teaching professionalism to millennials

yet many gen y employees, raised to believe that hard skills matter most, often fall short on soft skills, especially workplace communications  and a social sense of business. without going negative, managers can help new hires focus on improving their soft skills from the get-go, as part of their employee onboarding. “all of our entry-level people are assigned a career manager or mentor,” says  patrick o’rourke , director of talent acquisition and development at swc technology partners in oak brook, ill. “they sit down together the first week of work. and then they meet every two weeks.” the soft skills gaps most likely to trip up millennials include written and oral communications, social skills (other than social media), an ability to engage and motivate, business etiquette and professionalism. “a number of critical skills truly make people stand out,” says mike fenlon, us and global talent leader for pricewaterhousecoopers. “pair new hires up with a good mentor, someone who has communications skills you want the millennial to embody,” says randall.

“students need to focus on what the audience is, and the purpose of the presentation,” says matthew randall, executive director of the center for professional excellence at york college of pennsylvania. some millennials naturally excel at working with a wide range of folks, even across cultures and time zones. both manager and millennial new hires will benefit if feedback is given in the moment and in small doses, when the stakes are mostly low, but the learning opportunity is large. call it too much information — call it oversharing — by any name, it’s a tendency of some millennials that can easily run out of bounds in the workplace. “there’s a skill to not revealing too much about yourself,” says randall. millennials of a certain learning style can benefit by approaching new communications tasks with the aid of well-crafted templates. to advance the soft skills of millennials, consider bringing in an expert, particularly when multigenerational management skills are required.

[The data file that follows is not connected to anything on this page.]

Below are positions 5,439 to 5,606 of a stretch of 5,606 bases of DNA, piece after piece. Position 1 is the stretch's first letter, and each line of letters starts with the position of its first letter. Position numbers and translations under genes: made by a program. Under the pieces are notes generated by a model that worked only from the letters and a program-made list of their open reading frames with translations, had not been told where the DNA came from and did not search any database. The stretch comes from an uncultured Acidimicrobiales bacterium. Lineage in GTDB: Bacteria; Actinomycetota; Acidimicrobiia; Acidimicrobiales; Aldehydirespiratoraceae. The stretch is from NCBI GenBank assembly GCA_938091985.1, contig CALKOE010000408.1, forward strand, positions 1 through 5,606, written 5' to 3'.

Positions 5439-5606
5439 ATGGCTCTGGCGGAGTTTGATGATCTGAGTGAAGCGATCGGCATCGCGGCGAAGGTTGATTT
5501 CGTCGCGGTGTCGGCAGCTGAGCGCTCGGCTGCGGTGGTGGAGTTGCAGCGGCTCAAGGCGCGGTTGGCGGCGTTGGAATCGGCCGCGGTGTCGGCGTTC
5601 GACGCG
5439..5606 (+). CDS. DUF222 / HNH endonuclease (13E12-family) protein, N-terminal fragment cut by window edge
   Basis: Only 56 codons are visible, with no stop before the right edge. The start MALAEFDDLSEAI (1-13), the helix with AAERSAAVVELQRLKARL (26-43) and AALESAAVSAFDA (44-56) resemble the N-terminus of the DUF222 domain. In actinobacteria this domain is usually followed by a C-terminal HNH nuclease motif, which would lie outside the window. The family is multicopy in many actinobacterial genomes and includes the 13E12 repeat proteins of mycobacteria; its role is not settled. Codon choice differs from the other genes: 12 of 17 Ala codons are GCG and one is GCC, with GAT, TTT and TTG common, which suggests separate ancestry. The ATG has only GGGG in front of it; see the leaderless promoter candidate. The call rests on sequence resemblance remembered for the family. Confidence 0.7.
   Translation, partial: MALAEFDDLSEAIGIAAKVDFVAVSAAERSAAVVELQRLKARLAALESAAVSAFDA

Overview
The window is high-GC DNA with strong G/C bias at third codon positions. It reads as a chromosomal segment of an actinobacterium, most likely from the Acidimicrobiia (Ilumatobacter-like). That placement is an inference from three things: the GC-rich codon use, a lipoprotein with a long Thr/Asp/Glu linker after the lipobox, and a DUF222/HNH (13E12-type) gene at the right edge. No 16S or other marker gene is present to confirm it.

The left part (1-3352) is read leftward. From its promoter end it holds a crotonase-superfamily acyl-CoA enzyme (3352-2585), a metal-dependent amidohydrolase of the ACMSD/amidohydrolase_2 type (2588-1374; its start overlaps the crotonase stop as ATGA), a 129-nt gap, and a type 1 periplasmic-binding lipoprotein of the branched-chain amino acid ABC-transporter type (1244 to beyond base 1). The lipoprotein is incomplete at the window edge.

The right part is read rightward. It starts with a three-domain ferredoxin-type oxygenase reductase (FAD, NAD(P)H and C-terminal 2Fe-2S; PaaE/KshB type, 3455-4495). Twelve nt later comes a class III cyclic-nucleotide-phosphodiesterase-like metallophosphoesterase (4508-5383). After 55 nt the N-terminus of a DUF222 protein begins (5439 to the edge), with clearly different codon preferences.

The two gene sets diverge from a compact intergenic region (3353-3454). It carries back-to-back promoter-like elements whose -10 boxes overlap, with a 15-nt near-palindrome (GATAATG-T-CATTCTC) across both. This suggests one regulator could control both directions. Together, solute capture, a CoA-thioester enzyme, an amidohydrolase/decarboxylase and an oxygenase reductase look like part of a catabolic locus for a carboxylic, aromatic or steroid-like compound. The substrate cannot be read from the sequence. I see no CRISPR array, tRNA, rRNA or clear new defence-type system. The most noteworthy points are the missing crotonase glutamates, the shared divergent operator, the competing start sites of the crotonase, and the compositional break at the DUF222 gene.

they’re still the annoying millennials you know and love… and raised! page 21. how were they raised? photo establish early and often the ground rules for your management relationship and how you are going to maintain a regular structured dialogue around expectations and performance. remember that today’s millennial workforce is used to the customization of everything. as millennials enter the workforce, some managers find themselves underwhelmed by the level of professionalism, how to find a professional mentor, professional mentorship, professional mentorship.

be aware of your professional dress. older attorneys, in particular, may have certain unspoken expectations as to office wear. learn what those expectations are. and as the saying goes, “don’t dress for the job you have; dress for the job you want.” if you want to be a partner, start dressing like one. super happy millennials just hanging out. shutterstock. several members i was so moved by this texas kindergarten teacher, ashley coston taylor. she makes her “littles” start their seventy-one percent of millennials who are likely to leave an every day and a devastating lack of professional development for the generation the solution for training millennials.,

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